Posts Tagged With: communications

Are you being (responsibly) transparent?

We might assume that transparency should be a given when delivering value through our projects so why is it that the actions of teams or the stakeholders supporting delivery don’t always demonstrate that basic hygiene factor? Transparency is so critical that the Scrum Guide lists it as one of its three pillars and it is similarly echoed in the reference materials for many other agile delivery methods as well as in PMI’s Code of Ethics.

Transparency is a rising tide which lifts the attitudes of all stakeholders:

  • Customers benefit as they have to spend much less effort in understanding what is really going on
  • Sponsors benefit as they will develop stronger, more positive relationships with teams and are better equipped to support their teams in a more timely manner when issues arise
  • The project manager and team benefits as they don’t have to worry about putting the right “spin” on events and are less likely to get distracted or waste effort in needless status updates for stakeholders. They will also benefit if the higher levels of trust which result from increased transparency encourage enterprise groups to lean out governance requirements by focusing on the few outliers rather than punishing the majority.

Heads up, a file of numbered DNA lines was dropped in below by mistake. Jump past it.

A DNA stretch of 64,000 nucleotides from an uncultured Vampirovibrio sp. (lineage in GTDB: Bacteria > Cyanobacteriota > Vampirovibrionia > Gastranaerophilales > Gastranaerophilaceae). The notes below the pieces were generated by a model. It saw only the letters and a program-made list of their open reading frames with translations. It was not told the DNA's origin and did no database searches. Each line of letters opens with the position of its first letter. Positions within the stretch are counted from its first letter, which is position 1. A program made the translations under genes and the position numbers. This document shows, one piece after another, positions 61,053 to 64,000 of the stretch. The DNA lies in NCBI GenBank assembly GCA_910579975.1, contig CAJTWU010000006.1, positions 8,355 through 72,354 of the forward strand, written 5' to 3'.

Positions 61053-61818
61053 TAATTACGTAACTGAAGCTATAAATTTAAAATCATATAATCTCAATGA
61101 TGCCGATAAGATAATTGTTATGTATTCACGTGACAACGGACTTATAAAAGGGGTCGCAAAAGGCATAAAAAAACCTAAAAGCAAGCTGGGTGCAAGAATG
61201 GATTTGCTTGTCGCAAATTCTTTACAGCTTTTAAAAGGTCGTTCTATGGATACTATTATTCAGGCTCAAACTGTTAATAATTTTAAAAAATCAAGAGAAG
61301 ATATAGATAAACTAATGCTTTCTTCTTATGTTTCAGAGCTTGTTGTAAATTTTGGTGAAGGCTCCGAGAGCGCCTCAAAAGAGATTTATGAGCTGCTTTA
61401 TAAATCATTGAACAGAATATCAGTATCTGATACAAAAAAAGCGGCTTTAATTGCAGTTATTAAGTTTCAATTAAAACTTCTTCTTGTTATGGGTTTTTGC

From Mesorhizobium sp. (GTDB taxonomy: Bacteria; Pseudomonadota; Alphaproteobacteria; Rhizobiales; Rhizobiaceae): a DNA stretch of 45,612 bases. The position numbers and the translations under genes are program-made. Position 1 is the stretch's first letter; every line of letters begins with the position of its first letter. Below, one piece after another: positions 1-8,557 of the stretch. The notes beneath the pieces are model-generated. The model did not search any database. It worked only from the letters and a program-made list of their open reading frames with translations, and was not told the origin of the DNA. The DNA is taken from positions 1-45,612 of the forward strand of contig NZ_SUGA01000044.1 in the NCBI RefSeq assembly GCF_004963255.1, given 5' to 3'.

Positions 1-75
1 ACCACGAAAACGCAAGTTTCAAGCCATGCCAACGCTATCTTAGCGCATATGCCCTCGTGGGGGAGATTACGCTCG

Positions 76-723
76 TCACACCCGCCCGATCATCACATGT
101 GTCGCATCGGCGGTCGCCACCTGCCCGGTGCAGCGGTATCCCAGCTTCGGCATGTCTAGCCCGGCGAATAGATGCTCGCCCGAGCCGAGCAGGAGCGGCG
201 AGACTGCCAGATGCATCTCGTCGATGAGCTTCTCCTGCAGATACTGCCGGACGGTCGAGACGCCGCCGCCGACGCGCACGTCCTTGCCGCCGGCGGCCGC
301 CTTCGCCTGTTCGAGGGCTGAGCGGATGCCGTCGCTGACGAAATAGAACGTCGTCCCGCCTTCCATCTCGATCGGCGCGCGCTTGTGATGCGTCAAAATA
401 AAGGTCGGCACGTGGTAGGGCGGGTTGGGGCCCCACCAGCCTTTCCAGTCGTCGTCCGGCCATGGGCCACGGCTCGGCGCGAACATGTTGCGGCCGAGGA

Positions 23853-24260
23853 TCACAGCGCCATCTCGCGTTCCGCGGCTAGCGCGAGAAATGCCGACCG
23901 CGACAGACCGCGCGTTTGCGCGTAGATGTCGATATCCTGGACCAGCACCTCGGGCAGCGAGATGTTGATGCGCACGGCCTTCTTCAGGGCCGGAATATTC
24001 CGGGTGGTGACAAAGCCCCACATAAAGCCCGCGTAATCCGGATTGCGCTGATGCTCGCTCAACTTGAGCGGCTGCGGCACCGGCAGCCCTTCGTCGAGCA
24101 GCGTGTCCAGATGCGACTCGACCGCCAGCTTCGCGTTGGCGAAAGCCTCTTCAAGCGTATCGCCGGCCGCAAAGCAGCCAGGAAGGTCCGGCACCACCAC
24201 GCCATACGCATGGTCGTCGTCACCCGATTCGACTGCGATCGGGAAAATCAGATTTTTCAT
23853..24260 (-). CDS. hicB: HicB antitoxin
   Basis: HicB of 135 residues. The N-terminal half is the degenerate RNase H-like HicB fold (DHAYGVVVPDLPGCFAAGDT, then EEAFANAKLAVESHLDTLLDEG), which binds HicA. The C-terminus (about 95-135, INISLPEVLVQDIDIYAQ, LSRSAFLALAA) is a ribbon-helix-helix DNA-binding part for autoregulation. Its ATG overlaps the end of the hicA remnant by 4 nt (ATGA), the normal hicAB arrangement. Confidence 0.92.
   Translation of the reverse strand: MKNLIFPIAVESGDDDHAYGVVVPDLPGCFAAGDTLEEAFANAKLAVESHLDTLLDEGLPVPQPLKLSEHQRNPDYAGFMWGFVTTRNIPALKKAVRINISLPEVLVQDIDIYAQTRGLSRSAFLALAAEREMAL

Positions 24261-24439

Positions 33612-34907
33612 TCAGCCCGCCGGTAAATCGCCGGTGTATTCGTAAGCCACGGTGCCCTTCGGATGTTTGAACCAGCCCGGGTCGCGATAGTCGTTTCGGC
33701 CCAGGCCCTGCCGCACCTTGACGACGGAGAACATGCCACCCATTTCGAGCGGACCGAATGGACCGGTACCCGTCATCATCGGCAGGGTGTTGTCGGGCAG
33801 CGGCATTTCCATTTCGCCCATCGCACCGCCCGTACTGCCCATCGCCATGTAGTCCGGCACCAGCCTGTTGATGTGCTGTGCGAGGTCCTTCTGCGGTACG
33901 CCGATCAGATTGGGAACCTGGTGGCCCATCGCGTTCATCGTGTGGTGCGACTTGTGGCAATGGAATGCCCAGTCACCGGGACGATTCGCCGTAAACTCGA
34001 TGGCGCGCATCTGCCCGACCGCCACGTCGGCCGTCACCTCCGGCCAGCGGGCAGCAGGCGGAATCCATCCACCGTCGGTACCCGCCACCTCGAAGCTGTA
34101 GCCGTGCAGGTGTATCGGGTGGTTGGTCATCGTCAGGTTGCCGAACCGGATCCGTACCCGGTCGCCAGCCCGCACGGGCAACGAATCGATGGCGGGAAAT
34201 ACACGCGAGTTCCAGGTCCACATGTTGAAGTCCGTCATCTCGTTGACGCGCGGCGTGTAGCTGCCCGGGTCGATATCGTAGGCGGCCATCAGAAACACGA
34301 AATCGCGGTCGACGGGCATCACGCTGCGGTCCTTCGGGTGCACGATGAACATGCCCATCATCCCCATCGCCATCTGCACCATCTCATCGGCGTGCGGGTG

I wrote a few years back about the downsides of unfiltered transparency as this could generate unnecessary panic or encourage micro-management from our stakeholders, but responsible transparency is key to creating trust.

Responsible transparency is about providing the truth, warts and all, but ensuring that sufficient context gets provided so that our stakeholders’ reactions to the truth are appropriate. Project teams have many tools and techniques available to them which can provide transparency about progress and impediments, but using these in isolation may not provide that context. For example, reviewing individual work items in a sprint backlog without also being aware of the sprint goal(s) identified by the Product Owner doesn’t help a stakeholder see the forest for the trees. Similarly, trying to interpret a burn down or burn up chart without understanding the team’s delivery approach or the contents of a sprint or release backlog might create the wrong perceptions.

So as you strive for transparency in your information radiators and other communication methods, ensure that you are providing the necessary color commentary to make the information meaningful.

The single most important ingredient in the recipe for success is transparency because transparency builds trust – Denise Morrison, (Former) CEO, Campbell Soup Company

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Categories: Agile, Project Management | Tags: , , | Leave a comment

Songs to put you in a project management state of mind

As a teenager who had an eclectic taste in music, one of my hobbies was attempting to create the perfect mix tape to fit the theme of different activities I would do such as studying, working out or just relaxing.